Kavan instantly decided against going through the front. The beast knew he was coming and would be lying in wait for him to make the fatal error of charging in blindly. A woodpile lay just off to the left of the house. Snow powder covered the top rows. A crude bronze-edged axe rested deep in a large piece of oak nearby. Fresh snow partly covered dozens of tracks. Some were human; most weren’t. Dog tracks intermingled with the rest.
It didn’t take Kavan long to discover the fate of the rest of the family. A pair of corpses was stacked by the back door, both bodies savagely torn apart and callously dropped beside the carcasses of the dogs. They’d had their spines broken and throats torn out. Kavan swore under his breath. The dogs would have provided warning to the family, but it hadn’t been enough. Only death and evil remained inside the meager cottage. Kavan crept to the back door and stopped to listen.
He knew from experience what was going to happen next. Kavan ducked under the windowsill and crept right. Using the shadows for cover, the Vengeance Knight rose up slowly and peered inside. Only his right eye broke the silhouette of the stained window. He scanned the home for signs of his prey. The fire had burned low, offering just enough light for him to make out two more bodies. What he assumed was the father lay in the door while a child of five or six had been butchered beneath the table.
Enraged, Kavan resisted the urge to charge inside. He still didn’t know where the beast was. The murder scene was one he’d witnessed a hundred times. Their ordeal was ended. Nothing could be done to assuage their suffering now. Kavan needed patience. He thoroughly searched the rest of the ruined home before his eyes settled on a partially hidden corner by the front door. A shadow stretched just enough past the edge of the light and moved with the gentle rhythm of slow breathing. Kavan narrowed his eyes.
“At last,” he whispered.
As I sit here and reflect on my life I realize that I’ve accomplished all of the goals I once had. I wanted to join the Army- Check. I wanted to go to war- Check (don’t ask why, I dunno either), I wanted to publish a book- check. Now, with ten books in print, I understand that I cannot be successful without you all. The more you share my work, the more you comment, the more you take the time to enjoy the words I’ve strung together the stronger I get. The better I become. I would like, very humbly and respectfully, to ask each of you to help me on my journey. To give my words life and, should the urge arise (and I really hope it will- no, really) leave a few kind words on Amazon or Barnes and Noble. Every little bit helps and, to be honest, I would be nothing as a writer without all of you.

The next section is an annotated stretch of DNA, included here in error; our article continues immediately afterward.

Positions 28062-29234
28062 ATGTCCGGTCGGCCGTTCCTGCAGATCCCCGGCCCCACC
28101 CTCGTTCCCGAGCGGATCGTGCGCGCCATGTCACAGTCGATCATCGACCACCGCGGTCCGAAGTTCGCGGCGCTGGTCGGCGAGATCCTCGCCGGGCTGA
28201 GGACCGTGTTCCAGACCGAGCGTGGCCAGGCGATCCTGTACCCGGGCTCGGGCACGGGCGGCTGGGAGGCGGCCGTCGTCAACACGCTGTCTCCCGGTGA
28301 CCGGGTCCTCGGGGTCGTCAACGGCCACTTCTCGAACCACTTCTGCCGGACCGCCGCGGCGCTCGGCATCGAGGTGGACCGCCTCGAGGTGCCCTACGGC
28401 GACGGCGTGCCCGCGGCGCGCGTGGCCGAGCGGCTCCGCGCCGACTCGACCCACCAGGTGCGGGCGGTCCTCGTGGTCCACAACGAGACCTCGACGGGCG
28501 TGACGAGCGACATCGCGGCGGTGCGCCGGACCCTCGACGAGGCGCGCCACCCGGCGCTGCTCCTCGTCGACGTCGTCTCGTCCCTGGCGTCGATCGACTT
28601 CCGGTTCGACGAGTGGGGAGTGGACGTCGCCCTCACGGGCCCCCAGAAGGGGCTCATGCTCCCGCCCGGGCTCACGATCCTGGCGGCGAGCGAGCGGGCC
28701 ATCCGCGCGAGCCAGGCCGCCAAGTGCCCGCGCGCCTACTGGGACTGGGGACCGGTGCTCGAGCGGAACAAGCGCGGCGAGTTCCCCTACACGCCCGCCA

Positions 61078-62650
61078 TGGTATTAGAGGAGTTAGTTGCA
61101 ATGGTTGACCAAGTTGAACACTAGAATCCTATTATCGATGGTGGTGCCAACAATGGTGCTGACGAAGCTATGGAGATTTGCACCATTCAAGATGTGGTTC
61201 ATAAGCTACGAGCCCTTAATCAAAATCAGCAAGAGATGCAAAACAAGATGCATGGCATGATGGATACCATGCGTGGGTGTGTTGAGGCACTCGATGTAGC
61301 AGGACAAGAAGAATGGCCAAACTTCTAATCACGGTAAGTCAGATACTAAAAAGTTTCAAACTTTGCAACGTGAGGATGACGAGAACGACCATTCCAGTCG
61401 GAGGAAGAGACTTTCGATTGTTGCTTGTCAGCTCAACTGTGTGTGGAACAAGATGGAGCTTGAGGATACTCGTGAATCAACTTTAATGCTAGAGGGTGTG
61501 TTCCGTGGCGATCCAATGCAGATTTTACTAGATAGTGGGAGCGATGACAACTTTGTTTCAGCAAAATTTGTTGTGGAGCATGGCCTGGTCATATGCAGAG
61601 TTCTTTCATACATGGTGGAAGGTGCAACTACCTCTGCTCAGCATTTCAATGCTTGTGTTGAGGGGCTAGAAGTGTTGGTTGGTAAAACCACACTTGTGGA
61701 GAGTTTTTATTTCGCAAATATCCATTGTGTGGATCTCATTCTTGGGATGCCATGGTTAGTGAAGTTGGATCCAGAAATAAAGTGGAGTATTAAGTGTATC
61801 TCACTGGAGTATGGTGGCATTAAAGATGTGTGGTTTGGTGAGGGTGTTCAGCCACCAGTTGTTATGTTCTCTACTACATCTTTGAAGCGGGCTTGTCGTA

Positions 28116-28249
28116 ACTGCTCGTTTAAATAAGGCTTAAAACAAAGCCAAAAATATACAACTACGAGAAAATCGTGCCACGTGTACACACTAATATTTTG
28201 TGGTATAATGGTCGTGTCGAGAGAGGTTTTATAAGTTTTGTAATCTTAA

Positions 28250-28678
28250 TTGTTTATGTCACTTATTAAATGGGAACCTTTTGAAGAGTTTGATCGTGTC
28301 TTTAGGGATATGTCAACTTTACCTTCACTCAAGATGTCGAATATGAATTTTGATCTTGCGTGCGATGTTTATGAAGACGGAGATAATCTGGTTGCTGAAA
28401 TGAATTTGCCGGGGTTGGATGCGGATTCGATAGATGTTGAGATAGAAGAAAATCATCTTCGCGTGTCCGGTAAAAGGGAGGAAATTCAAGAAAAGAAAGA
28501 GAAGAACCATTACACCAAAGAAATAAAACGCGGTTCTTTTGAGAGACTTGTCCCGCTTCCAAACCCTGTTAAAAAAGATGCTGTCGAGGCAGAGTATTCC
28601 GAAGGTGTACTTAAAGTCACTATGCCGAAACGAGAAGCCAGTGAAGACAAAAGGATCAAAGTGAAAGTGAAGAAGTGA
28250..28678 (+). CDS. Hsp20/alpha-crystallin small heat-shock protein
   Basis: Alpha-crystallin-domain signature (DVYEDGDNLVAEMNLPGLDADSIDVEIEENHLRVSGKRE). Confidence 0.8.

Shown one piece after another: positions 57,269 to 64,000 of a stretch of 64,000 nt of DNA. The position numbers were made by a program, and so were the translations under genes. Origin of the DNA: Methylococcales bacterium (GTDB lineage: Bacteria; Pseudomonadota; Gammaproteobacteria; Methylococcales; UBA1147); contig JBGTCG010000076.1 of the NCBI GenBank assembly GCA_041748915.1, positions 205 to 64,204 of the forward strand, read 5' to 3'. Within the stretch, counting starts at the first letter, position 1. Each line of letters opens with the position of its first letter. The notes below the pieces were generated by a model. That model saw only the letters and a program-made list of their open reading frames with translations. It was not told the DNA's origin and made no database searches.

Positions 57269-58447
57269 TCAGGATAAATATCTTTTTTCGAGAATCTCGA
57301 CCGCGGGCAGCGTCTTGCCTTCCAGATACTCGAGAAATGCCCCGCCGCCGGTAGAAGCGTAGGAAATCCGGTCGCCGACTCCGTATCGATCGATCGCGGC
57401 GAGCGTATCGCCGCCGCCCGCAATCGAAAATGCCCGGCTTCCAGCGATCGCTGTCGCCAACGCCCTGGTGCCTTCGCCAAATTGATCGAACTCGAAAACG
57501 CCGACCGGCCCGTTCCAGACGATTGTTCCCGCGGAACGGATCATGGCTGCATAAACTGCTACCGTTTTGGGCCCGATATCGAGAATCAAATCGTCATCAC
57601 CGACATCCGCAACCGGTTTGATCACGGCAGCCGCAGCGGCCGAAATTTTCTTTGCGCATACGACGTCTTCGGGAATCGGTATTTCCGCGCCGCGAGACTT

Well, since we didn’t actually finish the war in Iraq (for political reasons that are largely irrelevant to this post. I don’t care that people disagree whether we should have gone or not. We did, and we left without finishing the job properly. Now our butts are on the hot seat once again.) the troops are spinning up to head back over. There is no way that this problem can be solved with jets and rockets. It is going to take combat troops to put down some lead. The same will happen in Afghanistan next year- mark my words.
Having served multiple tours in both countries at a soldier’s level I have seen the best and worst Man has to offer. War is not supposed to be fun or glamorous. John Wayne wasn’t smoking a cigarette saying good job when we took Baghdad. Slightly disappointing, that. I’ve seen things that few others can say they have. Abraham’s gardens, the ziggurat of Ur, crossed the Tigris and Euphrates Rivers, stood watch against communist North Korean soldiers on the 38th parallel for a few winters. Through all of these experiences there is nothing that can replace the bond felt by soldiers. We live in a small section of the world where there is no racism, or very little, where the color of your skin doesn’t matter. All we care is if you can do your job or not. Perhaps the civilian world would be a better place if it had similar exposure?
At any rate, with 9/11 behind us and Veteran’s Day approaching, I won a publishing contract through a contest on Facebook. Pretty cool, right? I have had the fortune of having 12 fantasy/ science fiction novels in print since I retired from the Army in 2011 but now I finally had a vehicle to deliver the stories of men who actually fought in Iraq and Afghanistan. Not some general who didn’t actually do anything but make decisions. These stories, mostly my own, range from telling a complete stranger his son was dead, to a communications sergeant fighting for his life during the infamous Thunder Run, to a rescue mission for two downed helicopter pilots in a Baghdad suburb. They are real, emotional, and without the Hollywood mock up. Let’s face it, Lone Survivor was a great tale, but the overwhelming majority are normal, everyday Joes like you and me. If you’re interested, swing over to Amazon and check it out. Tell a friend. Any support would be greatly appreciated. http://www.amazon.com/Long-Home-Christian-Warren-Freed/dp/1631030086/ref=sr_1_2?s=books&ie=UTF8&qid=undefined&sr=1-2&keywords=a+long+way+from+home+christian